Le Wed 25 June 2014
In the ROV development project it is necessary to produce accurate 2D drawings of the panels that will be cut by scroll-saw or laser cutter. In order to do that TurboCAD is the best tool I have to hand to produce line work accurately. Unfortunately TurboCAD Deluxe 11 is a little bit limited in the useful import (and export) formats that it has available. The only ones of use are; 3DS, DWG, and DXF.
While Blender does an OK job on the 3DS it is not that good and certainly not good enough for TurboCAD. Blender 2.49 had an exporter for DXFs and DWGs but it seldom worked well - the later versions don't have working versions either. So an intermediate format was required so that another tool could be used to produce higher quality versions of the DXFs or DWGs that TurboCAD would accept.
Here is the successful series of steps used to create a pdf at 1:1 scale using the Blender model of the ROV as the basis. The outline below assumes a good working knowledge of Blender.
- In Blender, lay out all of the panels flat ie. parallel to the z-plane, but not overlapping. They do not need to be movd to the z=0 plan. It pays to lay things out as they might appear on the final drawing, but this is not essential.
- Join all of the meshes into one mesh. In Edit mode flatten everything in the z-direction by using a scale z=0. Remove all the double vertices. This small step has advantages later when you get to TurboCAD because you won't have to create a new working plane and TurboCAD automatically lays it out flat on the z=0 plane ready for tracing over.
- Export the mesh as an STL. This preserves the scale of the objects.
- In Meshlab, import the STL.
- Eyeball it to see that it is all OK.
- Export it as a DXF
- Open the DXF and then save your new document in the TurboCAD format.
- The shapes are all one object so this makes it easy to handle them.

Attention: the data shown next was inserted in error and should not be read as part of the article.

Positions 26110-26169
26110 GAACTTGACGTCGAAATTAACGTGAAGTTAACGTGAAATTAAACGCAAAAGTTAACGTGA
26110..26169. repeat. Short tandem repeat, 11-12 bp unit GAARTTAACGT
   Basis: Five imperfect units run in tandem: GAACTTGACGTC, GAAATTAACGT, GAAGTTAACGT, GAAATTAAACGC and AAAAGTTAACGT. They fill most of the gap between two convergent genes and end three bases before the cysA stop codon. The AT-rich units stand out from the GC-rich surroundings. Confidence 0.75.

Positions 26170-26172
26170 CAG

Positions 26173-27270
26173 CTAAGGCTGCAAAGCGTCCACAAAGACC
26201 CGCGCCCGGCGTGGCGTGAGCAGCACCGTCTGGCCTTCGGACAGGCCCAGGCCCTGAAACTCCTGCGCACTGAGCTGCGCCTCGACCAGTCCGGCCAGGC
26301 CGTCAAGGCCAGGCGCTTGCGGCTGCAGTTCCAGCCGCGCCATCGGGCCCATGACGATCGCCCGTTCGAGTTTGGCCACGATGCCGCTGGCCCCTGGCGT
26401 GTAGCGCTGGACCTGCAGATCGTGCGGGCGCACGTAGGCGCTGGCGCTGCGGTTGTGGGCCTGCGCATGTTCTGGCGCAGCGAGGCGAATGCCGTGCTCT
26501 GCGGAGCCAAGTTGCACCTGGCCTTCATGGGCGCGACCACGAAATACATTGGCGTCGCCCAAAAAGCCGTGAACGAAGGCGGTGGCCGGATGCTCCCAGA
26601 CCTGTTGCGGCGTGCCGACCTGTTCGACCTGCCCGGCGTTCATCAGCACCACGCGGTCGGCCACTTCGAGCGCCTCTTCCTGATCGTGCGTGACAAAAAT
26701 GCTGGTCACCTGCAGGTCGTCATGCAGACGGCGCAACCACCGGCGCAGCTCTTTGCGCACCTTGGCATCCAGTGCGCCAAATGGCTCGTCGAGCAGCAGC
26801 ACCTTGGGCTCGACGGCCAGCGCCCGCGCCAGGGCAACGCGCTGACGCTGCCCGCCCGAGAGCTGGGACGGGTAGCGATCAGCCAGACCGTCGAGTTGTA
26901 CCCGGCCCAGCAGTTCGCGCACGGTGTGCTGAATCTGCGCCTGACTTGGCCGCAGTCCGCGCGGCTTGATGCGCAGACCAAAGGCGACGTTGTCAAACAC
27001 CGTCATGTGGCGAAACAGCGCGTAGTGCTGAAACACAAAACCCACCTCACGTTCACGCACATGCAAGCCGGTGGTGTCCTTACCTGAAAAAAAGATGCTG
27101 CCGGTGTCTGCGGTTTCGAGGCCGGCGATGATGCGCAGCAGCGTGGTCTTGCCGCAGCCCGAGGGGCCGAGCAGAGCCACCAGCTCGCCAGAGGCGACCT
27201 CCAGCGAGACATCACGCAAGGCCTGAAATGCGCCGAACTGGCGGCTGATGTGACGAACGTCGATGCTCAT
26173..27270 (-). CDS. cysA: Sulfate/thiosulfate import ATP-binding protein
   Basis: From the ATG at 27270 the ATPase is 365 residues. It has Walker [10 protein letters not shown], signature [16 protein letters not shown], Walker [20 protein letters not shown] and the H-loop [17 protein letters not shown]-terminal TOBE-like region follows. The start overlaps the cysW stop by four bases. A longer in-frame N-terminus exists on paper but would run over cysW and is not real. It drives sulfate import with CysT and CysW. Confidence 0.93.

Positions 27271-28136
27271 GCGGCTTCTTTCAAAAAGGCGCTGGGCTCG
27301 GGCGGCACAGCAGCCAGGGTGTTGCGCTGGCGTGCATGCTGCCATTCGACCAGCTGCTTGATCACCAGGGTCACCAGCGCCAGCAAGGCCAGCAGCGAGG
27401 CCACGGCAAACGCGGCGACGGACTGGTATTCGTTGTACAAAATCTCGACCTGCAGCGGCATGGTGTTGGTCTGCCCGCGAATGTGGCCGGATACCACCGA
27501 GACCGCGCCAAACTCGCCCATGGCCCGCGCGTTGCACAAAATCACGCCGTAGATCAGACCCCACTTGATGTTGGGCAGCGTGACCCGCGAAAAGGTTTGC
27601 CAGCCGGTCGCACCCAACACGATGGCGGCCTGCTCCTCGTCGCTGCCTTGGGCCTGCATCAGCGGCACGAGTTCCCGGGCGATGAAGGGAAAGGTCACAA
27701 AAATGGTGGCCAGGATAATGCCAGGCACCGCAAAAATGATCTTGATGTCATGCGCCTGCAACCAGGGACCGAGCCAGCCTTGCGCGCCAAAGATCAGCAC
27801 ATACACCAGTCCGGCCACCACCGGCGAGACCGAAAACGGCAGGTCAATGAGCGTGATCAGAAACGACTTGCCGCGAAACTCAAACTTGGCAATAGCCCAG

- The document units are probably imperial, so go to the Document settings and change them to Metric. Nothing else will change but all of a sudden your 100 inch object will be 100 millimeters instead and will be the correct size.
- Create a new layer and appropriate name and a nice light colour.
- Put your imported object into that layer and switch back to the 0 layer to begin tracing over the object.
- Trace around the shapes snapping to the Vertices. Using polylines, lines, two edge point circles, and 3-point curves, you can quickly create the object outlines. You may want to lock the original mesh layer to avoid shifting it - although the risk is small and the undo is good.
- Turn the shapes created into closed polylines, and if they have any holes in them turn them into groups. Name the groups and objects with useful names. Turning off the Mesh layer from time to time can help seeing what you are doing and selecting the elements when joining them or grouping them.
- Set the pen thickness at the layer level to be 0.5mm or so otherwise you may not get a line when the drawing is finally turned into a pdf. Do this before you group the elements.
- In the Paper Space set up the paper size and printout size to be A3.
- In the model Space create a view (or views) to capture the bits you want on your drawing.
- In the Paper Space create a new viewport and direct it to the view you have just created.
- In the Viewport properties set the scale to 1:1 (or whatever scale you want)
- Pull and push around your drawing elements in the Model Space until they fit into your viewport in the Paper Space. You may need to recreate your Views and Viewport a few times as you fine tune it.
- Add any labels and dimensions in the Paper Space on a new layer. I have found it pays to add a 100mm long rectangle into the Paper Space pages to provide a check that the printer has not automatically scaled your drawing to something other than what you wanted.
- Print the new image as a pdf. Make sure any automatic scaling is turned off when you print.